Di says although she worries about habitat destruction and climate change, one of the biggest rewards of her job is working with passionate and dedicated landholders who are conserving species and habitats. She says we can all lend a hand by being active in local biodiversity projects and reducing our carbon footprint.
Threatened Species Officer Erika Roper has risen from small-town roots to become Twitter’s number one parrot aficionado, harnessing her love for science communications to gather a strong online following along the way.
Her first taste of ecology field work was while on exchange to Cornell University in New York, where she got to participate in trips to Peru and Kenya – life-changing experiences that fostered an already present passion for the natural world. With an Honours thesis on crimson rosella vocalisations under her belt, Erika put a hold on her PhD (the urban ecology of red-tailed black cockatoos), converted to being a botanist and joined the Saving our Species team.
Erika is a rare breed of scientist – the kind who has successfully bridged the gap between science and everyday people through engagement and communications. Her favourite channel is Twitter, where she’s built up quite a dedicated audience.
‘I started using Twitter during conferences, as it’s a great way to connect with people and follow along with talks, and I just kept using it. What I really love about Twitter is that you can actually have a conversation with people.’
In between posts of her cats (Baci and Mr Stripes), you’ll catch some of Erika’s random ecological facts, beautiful illustrations, or side-busting bird polls such as #Fluffenchops2020, which aims to decipher which bird has the best fluffenchops (fluffy cheek feathers – it was the Kākāpō). The next competition planned is #BorbOfTheYear, an arduous quest to find the world’s roundest bird. Science is a hard slog sometimes!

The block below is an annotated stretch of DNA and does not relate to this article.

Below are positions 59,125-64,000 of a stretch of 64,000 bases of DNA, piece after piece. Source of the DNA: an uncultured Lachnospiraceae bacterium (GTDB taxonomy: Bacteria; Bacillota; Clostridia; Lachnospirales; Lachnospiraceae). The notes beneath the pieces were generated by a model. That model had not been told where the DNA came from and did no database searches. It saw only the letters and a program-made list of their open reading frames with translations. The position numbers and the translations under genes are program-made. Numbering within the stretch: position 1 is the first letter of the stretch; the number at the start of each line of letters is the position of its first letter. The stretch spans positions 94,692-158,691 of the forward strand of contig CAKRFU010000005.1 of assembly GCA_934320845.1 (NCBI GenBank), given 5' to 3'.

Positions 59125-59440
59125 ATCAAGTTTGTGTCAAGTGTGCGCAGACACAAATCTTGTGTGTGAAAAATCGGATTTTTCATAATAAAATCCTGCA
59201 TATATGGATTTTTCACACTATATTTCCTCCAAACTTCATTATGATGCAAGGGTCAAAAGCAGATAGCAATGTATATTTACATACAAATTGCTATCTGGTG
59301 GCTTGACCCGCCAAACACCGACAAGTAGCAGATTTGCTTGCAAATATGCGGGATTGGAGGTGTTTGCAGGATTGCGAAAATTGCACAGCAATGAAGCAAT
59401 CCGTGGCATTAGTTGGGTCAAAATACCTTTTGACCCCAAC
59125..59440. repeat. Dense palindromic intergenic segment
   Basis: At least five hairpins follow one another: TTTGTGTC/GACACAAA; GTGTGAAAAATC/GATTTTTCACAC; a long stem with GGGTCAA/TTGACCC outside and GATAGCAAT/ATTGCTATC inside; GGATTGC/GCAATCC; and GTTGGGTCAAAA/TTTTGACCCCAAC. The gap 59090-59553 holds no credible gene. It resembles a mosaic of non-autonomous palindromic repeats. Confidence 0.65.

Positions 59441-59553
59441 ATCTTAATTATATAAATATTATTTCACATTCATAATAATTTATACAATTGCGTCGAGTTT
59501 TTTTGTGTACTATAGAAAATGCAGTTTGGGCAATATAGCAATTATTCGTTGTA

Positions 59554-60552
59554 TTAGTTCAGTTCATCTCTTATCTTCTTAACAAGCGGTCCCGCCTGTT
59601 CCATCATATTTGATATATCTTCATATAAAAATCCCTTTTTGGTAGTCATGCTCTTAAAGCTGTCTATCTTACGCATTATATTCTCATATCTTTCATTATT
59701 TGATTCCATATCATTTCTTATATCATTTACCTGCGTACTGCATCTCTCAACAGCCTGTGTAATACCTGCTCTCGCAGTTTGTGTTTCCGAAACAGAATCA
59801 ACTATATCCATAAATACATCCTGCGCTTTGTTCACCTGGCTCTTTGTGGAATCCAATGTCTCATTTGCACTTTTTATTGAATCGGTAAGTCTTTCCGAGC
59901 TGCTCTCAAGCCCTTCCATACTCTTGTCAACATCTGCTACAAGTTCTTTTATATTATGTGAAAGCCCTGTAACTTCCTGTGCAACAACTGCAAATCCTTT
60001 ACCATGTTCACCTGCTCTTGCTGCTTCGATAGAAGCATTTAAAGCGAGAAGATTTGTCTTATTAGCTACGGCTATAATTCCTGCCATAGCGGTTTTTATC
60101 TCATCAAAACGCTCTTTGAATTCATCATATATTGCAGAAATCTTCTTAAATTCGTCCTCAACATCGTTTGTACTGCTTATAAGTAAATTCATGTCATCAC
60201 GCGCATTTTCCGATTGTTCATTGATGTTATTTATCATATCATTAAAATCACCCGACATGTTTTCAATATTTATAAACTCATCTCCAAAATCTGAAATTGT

Erika sees value in harnessing people’s interest in science as a way to educate them about what really goes on behind the scenes.
Erika hopes to see more diversity in the science communication landscape, giving kids in future generations a range of role models to be inspired by.
We have recently seen some of our Olympians etch their names into the sporting history books, but Senior Threatened Species Officer Jedda Lemmon has been working her way into the conservation history books by making new discoveries about the biology and distribution of some of our threatened plants.
Over the last few years, Jedda has been part of a team that has made some fascinating discoveries about the endangered Illawarra socketwood – discoveries that have captured the interest of many. Jedda sampled 24 populations of socketwood, for genomic analysis with The Royal Botanic Garden Sydney, to understand the extent of cloning and genetic diversity for this species. This tree reproduces asexually by ‘cloning’ itself through suckers that spring out from underground stems. Learn more about the cloning and expansion of this fascinating rainforest tree in the Illawarra socketwood video.
As part of this work, in collaboration with Wollongong Botanic Garden, Jedda found a new species of insect that contributes to low seed viability for the Illawarra socketwood – more investigation work is underway! This is just one of many contributions Jedda is making to the body of knowledge of threatened species conservation.
Jedda’s earliest work was in bush restoration before moving into vegetation survey, classification, and mapping where she spent a lot of time in the field learning from experienced botanists across the Illawarra, Central Coast, Hunter Valley, Blue Mountains and Western Plains. She firmly believes we can all play a part in the conservation of our native plants regardless if it is our career or not.
‘Our lives depend on plants. We can all contribute to their protection by improving the native vegetation on your property, by using local native plants in your gardens, or by getting involved in local community projects. It’s rewarding, and it helps keep our landscapes healthy and liveable – and you never know what you might find and discover.’
Find out more about the Saving our Species program and how we’re securing a future for our threatened species.